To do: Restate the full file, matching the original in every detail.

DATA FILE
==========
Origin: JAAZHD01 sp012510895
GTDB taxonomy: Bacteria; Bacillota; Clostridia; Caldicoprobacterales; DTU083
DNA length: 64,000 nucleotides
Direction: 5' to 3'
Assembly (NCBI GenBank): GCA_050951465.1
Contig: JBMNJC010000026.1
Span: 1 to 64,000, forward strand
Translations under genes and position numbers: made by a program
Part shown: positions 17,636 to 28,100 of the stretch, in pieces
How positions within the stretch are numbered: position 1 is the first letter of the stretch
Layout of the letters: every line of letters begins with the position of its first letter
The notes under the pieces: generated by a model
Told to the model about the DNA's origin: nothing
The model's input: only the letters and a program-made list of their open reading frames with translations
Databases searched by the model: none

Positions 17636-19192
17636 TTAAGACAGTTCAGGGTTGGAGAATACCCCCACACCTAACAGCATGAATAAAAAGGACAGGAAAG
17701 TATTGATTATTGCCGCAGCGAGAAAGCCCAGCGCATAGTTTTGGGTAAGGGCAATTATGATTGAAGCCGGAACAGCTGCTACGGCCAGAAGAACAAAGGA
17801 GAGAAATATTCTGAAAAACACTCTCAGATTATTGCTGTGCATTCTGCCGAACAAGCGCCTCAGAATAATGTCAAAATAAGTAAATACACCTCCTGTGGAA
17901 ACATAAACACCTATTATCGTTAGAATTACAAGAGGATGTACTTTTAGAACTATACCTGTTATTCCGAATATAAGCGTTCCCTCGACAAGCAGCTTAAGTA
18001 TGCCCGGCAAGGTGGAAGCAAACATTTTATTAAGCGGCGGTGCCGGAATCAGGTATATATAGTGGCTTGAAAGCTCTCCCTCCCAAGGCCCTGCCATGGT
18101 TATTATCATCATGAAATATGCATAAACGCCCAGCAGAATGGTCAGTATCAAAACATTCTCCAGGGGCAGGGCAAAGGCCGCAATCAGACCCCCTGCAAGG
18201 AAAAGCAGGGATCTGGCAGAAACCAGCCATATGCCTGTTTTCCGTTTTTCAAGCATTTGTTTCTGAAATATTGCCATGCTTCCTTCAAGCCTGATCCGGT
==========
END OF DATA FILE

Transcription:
Origin: JAAZHD01 sp012510895
GTDB taxonomy: Bacteria; Bacillota; Clostridia; Caldicoprobacterales; DTU083
DNA length: 64,000 nucleotides
Direction: 5' to 3'
Assembly (NCBI GenBank): GCA_050951465.1
Contig: JBMNJC010000026.1
Span: 1 to 64,000, forward strand
Translations under genes and position numbers: made by a program
Part shown: positions 17,636 to 28,100 of the stretch, in pieces
How positions within the stretch are numbered: position 1 is the first letter of the stretch
Layout of the letters: every line of letters begins with the position of its first letter
The notes under the pieces: generated by a model
Told to the model about the DNA's origin: nothing
The model's input: only the letters and a program-made list of their open reading frames with translations
Databases searched by the model: none

Positions 17636-19192
17636 TTAAGACAGTTCAGGGTTGGAGAATACCCCCACACCTAACAGCATGAATAAAAAGGACAGGAAAG
17701 TATTGATTATTGCCGCAGCGAGAAAGCCCAGCGCATAGTTTTGGGTAAGGGCAATTATGATTGAAGCCGGAACAGCTGCTACGGCCAGAAGAACAAAGGA
17801 GAGAAATATTCTGAAAAACACTCTCAGATTATTGCTGTGCATTCTGCCGAACAAGCGCCTCAGAATAATGTCAAAATAAGTAAATACACCTCCTGTGGAA
17901 ACATAAACACCTATTATCGTTAGAATTACAAGAGGATGTACTTTTAGAACTATACCTGTTATTCCGAATATAAGCGTTCCCTCGACAAGCAGCTTAAGTA
18001 TGCCCGGCAAGGTGGAAGCAAACATTTTATTAAGCGGCGGTGCCGGAATCAGGTATATATAGTGGCTTGAAAGCTCTCCCTCCCAAGGCCCTGCCATGGT
18101 TATTATCATCATGAAATATGCATAAACGCCCAGCAGAATGGTCAGTATCAAAACATTCTCCAGGGGCAGGGCAAAGGCCGCAATCAGACCCCCTGCAAGG
18201 AAAAGCAGGGATCTGGCAGAAACCAGCCATATGCCTGTTTTCCGTTTTTCAAGCATTTGTTTCTGAAATATTGCCATGCTTCCTTCAAGCCTGATCCGGT